Criminal law: Victims of people trafficking receive compensation from Met police

Criminal law: Victims of people trafficking receive compensation from Met police

The Metropolitan police have paid out £20,000 in compensation to four women whose allegations of slavery and abuse were not properly investigated.

Kidnapped from Nigeria and smuggled into the UK, these women were beaten and abused as they worked as slaves for families in north London. But when they finally found the courage to approach the police with their stories, the police “did nothing to commence an effective investigation”.

One of the women first went to the police for help in 2004, while she was still in slavery.

She said: “It took all the courage I had to walk into Southgate police station and Enfield social services to ask for help in 2004 but they sent me back to my abusers and then blamed me.”

The other three women escaped their abusers in 2007 and gained the support of Hackney Community Law Centre (HCLC) and Africans Unite Against Child Abuse (AFRUCA).

Finally in 2009 the Met police investigated the women’s allegations, after being threatened with judicial review.
The investigation revealed that a church pastor was responsible for smuggling children into the UK to be used as slaves. He was found guilty of people trafficking.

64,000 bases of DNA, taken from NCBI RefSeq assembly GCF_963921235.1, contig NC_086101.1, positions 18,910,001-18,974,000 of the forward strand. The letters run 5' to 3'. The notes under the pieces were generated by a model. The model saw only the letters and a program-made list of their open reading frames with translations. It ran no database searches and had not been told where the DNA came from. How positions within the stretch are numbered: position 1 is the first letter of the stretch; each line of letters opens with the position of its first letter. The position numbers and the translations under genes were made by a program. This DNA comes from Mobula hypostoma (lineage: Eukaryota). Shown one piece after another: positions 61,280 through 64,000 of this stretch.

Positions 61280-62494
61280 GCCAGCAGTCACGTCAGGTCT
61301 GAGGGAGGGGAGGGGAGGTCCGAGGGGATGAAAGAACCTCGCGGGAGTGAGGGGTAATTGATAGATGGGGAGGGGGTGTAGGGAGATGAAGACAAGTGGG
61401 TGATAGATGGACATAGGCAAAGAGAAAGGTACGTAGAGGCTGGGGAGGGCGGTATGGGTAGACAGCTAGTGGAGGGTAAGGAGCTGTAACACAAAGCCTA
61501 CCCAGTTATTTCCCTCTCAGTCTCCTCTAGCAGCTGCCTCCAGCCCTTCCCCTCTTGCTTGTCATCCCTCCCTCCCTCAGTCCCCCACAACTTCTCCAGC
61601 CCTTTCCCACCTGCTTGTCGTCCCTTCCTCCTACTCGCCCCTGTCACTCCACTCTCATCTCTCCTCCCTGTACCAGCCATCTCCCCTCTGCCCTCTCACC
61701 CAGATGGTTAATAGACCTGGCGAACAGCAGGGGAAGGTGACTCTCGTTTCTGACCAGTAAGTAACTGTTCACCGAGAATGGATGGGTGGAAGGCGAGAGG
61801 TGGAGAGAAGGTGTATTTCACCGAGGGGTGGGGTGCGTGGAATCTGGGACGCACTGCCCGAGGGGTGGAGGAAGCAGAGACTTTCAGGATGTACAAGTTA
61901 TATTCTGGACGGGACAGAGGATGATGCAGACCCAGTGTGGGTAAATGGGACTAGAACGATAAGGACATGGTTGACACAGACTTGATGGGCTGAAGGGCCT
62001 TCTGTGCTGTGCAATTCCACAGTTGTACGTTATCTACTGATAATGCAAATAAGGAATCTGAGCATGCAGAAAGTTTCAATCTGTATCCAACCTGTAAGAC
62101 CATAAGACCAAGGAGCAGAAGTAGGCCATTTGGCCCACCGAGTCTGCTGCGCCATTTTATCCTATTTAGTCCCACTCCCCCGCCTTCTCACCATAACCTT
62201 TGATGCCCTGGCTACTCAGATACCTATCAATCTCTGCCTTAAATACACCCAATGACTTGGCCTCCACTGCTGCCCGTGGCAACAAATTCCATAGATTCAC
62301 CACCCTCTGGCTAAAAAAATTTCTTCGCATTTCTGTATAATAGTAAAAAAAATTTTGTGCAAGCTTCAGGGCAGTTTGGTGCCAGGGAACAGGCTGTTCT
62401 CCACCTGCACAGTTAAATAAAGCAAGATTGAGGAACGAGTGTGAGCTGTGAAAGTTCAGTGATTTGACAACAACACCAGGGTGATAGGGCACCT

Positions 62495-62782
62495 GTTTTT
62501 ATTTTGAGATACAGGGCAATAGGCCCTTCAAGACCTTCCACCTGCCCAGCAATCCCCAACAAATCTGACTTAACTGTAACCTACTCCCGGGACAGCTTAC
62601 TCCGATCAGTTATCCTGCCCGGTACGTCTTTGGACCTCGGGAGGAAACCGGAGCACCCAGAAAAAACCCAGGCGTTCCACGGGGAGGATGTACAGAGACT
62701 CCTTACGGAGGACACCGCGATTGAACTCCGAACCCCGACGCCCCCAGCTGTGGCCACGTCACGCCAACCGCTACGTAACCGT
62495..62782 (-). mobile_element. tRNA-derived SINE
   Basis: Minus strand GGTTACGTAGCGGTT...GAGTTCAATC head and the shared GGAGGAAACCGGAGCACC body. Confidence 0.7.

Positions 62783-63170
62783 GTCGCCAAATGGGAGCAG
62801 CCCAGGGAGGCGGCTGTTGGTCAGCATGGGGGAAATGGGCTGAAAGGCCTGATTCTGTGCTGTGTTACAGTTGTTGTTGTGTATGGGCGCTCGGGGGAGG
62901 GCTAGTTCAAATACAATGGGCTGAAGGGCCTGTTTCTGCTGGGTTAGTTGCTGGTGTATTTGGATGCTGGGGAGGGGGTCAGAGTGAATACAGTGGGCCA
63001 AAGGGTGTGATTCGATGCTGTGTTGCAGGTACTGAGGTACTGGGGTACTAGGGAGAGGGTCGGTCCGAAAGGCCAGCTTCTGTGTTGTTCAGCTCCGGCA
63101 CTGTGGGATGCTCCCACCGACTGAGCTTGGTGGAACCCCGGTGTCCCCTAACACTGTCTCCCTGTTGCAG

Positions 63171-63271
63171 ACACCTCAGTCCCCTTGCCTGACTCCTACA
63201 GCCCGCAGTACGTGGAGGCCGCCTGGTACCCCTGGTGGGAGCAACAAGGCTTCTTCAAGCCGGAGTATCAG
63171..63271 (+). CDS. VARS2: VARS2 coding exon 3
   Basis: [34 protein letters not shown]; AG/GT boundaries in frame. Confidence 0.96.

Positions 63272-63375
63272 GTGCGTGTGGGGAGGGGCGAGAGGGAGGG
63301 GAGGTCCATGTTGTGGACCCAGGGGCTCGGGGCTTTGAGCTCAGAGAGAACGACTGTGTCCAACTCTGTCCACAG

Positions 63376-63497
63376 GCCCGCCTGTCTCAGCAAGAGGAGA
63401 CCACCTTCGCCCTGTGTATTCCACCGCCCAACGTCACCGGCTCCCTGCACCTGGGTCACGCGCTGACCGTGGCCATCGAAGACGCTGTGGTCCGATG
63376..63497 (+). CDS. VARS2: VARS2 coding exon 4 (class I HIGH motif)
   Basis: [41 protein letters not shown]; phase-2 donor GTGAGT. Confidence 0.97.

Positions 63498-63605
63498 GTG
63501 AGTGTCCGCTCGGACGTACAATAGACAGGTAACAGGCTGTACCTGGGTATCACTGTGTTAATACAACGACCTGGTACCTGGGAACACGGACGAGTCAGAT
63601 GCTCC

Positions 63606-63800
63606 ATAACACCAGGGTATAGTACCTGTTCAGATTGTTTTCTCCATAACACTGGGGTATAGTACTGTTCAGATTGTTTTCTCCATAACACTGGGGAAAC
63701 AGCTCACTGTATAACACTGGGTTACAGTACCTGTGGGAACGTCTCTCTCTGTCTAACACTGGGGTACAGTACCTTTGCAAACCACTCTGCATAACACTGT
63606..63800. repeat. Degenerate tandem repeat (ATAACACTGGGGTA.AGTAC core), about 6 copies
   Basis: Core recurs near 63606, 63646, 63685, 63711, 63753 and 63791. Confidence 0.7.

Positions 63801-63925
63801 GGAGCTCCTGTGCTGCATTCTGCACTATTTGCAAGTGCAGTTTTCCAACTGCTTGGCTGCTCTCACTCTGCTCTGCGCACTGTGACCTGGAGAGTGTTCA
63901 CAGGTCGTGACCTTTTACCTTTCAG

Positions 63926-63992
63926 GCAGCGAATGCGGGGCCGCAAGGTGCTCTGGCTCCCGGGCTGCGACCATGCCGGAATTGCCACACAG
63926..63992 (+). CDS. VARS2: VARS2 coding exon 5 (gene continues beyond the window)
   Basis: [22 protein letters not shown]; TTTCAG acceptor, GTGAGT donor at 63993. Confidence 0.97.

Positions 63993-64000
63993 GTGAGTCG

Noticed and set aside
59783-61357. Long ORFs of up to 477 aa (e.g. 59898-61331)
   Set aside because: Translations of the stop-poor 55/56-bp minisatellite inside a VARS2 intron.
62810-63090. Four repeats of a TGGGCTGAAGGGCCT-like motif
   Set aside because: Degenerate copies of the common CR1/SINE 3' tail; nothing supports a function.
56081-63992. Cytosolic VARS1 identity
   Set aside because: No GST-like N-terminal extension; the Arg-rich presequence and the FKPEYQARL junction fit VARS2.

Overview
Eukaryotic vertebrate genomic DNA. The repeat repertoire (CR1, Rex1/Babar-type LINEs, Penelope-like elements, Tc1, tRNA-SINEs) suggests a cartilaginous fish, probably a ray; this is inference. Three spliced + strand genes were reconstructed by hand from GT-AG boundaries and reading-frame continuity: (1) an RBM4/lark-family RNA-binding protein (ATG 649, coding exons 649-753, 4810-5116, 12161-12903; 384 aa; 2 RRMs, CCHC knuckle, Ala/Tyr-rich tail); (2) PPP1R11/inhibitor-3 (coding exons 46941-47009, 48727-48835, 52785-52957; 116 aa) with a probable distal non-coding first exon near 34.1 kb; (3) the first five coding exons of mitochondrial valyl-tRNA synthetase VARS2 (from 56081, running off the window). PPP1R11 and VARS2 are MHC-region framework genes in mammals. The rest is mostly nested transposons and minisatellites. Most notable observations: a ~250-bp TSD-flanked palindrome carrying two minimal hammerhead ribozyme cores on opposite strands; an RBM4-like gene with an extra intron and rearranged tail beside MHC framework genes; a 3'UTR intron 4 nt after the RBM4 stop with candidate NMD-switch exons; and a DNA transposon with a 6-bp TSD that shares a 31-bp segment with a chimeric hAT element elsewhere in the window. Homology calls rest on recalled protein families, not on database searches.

Following the pastor’s conviction, a case was brought against the Met police. On Friday (20 May) Mr Justice Wyn Williams ruled that the Met police had breached the victim’s rights by ignoring their allegations, and this contravened articles 3 and 4 of the European convention on human rights.

The Met police said: “It is of course a matter of deep regret that the claimants did not receive the levels of service which they expected. We will now carefully consider the judgment.”

The women’s solicitors, Bhatt Murphy, are concerned that by fighting the case, the Met police have sent “a dangerous message to officers that combating human trafficking is not a priority for the Met”.

While campaigners AFRUCA hope the ruling will mean “victims of slavery receiving the support they so desperately need from the authorities”.

Related links:
Read more on this story (Guardian)
Read about compensation for victims of crime (FindLaw)
Find local criminal solicitors throughout the UK (FindLaw)

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